Lagunitas and Popular Cannabis-Extract Company Collaborate
Lagunitas Brewing Company has partnered with cannabis-extract manufacturer CannaCraft — which makes and markets the AbsoluteXtracts line of vaping products — to develop a new beer and a new line of “premium distillate oils made with sun-grown cannabis and special hop recipes from Lagunitas.”
The hop-forward beer — SuperCritical Ale — was brewed with aromatic compounds known as terpenes from the Blue Dream and Girl Scout Cookies cannabis strains, according to the two companies. It is only available in California and contains no THC.
As part of the partnership, Lagunitas helped Canna Craft develop a new line of “Supercritical” vaping oils that have a hoppy aroma and do contain high-inducing THC.
Recreational use of marijuana in California will become legal next January, and the state’s cannabis crop is already estimated to be worth $7 billion, making it the most valuable agricultural product in the state, The Press Democrat reported.
Long Trail Brewing Wants Burton to ‘Take A Hike’
Vermont-based Long Trail Brewing has filed a federal lawsuit against Burton Snowboards over the use of the slogan “Take A Hike.”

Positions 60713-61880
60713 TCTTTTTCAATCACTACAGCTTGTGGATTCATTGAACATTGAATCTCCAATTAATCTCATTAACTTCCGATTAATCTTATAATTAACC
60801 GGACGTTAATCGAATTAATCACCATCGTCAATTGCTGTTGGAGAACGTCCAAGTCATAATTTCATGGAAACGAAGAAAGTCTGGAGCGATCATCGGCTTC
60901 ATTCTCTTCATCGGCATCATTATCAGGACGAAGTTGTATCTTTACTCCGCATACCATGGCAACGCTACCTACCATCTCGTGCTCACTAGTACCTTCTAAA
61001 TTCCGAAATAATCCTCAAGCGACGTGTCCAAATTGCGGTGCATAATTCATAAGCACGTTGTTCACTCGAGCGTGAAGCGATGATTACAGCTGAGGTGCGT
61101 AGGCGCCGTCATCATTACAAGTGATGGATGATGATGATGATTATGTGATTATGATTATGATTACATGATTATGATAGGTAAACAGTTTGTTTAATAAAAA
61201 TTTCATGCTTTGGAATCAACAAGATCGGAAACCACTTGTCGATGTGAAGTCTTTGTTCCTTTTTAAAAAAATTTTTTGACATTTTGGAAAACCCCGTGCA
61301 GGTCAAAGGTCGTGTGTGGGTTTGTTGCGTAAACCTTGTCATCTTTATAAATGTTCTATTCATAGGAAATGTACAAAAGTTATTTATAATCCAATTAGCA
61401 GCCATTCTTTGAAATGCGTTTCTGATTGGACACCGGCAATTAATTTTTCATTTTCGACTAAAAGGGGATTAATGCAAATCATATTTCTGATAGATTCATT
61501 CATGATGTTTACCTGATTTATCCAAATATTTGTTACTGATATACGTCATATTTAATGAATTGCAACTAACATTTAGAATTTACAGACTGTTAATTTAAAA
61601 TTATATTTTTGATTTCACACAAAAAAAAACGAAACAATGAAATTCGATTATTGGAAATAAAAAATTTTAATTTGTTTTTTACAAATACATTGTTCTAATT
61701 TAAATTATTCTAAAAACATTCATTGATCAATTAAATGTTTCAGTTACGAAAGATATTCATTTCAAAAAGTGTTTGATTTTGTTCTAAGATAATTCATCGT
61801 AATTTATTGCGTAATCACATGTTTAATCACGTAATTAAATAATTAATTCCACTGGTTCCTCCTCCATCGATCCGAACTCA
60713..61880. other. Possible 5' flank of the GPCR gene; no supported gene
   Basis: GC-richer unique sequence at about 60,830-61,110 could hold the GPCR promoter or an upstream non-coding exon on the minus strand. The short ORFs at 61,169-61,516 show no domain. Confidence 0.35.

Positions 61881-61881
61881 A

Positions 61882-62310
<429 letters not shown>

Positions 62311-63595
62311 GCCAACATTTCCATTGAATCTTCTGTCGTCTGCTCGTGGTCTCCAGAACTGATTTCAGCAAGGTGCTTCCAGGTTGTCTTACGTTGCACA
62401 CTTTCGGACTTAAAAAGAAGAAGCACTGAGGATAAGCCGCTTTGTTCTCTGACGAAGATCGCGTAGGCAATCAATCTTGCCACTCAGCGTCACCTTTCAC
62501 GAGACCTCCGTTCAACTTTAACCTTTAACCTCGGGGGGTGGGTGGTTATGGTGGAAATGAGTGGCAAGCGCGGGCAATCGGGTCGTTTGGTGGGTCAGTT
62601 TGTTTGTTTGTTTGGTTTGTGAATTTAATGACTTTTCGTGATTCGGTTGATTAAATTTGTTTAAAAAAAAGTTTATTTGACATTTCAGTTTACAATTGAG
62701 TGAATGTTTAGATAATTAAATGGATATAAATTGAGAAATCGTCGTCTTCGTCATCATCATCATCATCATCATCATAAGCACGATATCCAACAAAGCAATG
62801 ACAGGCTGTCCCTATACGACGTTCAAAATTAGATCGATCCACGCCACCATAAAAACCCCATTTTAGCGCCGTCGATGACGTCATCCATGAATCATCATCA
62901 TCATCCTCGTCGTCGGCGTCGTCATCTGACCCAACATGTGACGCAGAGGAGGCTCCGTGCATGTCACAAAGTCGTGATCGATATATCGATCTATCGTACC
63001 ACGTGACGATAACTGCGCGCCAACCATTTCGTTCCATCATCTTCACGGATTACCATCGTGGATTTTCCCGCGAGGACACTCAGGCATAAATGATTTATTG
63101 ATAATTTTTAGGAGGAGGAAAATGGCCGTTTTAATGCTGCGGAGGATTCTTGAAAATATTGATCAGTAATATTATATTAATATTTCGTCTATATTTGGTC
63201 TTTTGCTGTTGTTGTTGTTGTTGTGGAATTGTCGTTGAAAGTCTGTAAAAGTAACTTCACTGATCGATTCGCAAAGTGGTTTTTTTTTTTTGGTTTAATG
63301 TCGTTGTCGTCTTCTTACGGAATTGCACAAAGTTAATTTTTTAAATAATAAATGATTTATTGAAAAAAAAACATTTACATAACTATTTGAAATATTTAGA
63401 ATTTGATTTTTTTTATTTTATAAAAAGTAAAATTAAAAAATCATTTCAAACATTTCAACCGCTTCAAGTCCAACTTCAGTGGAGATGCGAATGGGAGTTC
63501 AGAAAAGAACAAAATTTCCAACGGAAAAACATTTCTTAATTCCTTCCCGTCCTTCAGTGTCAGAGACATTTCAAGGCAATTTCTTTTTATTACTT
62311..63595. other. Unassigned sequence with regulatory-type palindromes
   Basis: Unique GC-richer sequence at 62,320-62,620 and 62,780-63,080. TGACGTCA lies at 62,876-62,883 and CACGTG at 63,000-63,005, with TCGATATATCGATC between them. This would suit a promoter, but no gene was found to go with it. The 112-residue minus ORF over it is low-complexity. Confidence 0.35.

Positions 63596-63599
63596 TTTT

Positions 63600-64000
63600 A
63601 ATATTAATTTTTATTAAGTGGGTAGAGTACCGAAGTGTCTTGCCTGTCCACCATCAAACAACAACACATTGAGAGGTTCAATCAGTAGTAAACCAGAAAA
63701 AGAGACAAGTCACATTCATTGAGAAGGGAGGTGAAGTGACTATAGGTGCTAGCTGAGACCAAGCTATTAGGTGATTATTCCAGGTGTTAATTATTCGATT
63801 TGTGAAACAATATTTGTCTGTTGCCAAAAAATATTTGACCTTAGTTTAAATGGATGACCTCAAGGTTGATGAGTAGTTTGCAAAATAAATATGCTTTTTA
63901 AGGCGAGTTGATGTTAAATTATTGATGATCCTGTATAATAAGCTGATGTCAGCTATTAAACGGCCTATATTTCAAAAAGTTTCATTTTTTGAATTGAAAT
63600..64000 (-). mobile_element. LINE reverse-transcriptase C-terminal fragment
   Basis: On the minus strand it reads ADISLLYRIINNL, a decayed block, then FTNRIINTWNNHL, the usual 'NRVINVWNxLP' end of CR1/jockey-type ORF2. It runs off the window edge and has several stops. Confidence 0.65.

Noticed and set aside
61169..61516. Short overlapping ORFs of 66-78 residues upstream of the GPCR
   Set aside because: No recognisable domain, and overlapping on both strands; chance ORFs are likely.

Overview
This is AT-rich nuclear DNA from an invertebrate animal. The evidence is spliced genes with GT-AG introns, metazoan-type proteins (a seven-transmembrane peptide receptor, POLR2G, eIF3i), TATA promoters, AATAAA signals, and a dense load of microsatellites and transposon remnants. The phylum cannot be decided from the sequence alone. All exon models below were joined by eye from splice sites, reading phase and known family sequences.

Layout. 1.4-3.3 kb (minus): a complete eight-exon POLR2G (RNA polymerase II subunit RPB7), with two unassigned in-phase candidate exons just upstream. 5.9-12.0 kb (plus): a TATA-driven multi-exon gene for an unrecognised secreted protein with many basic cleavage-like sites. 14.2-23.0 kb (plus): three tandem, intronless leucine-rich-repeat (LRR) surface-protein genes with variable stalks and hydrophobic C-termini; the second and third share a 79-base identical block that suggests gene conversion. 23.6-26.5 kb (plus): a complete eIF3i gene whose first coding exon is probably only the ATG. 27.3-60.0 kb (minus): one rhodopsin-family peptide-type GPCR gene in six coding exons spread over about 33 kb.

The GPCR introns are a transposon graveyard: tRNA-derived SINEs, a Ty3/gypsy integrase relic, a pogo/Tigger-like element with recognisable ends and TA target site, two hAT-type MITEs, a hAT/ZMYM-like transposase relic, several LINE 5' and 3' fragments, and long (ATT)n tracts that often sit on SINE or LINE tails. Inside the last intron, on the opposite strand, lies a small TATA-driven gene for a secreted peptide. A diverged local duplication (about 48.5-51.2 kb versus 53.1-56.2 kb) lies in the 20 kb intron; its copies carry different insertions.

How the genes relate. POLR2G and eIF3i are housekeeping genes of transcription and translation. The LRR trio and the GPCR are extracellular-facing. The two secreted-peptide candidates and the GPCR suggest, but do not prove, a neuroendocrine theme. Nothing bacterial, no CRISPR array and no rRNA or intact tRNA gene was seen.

“We were disappointed to learn that a Vermont institution like Burton has been selling apparel with ‘Take A Hike!’ prominently featured,” Long Trail director of marketing Jed Nelson said in a press release. “‘Take A Hike!’ has been synonymous with Long Trail Brewery for many years. It’s our job to protect its use.”
Joe Lewis, the attorney representing Long Trail, explained in the release that registered trademarks give Long Trail “the exclusive right” to the slogan of “all of the goods and services set forth in the registrations,” including T-shirts, sweatshirts and other clothing products.
Amazon Offers Beer Delivery in PDX; BJ’s Tests Alcohol Delivery in California
Amazon is adding delivery of beer, wine and cider in a fourth city. Prime members in Portland, Oregon can now get free two-hour delivery and $7.99 one-hour delivery of some alcohol products, according to the Portland Mercury.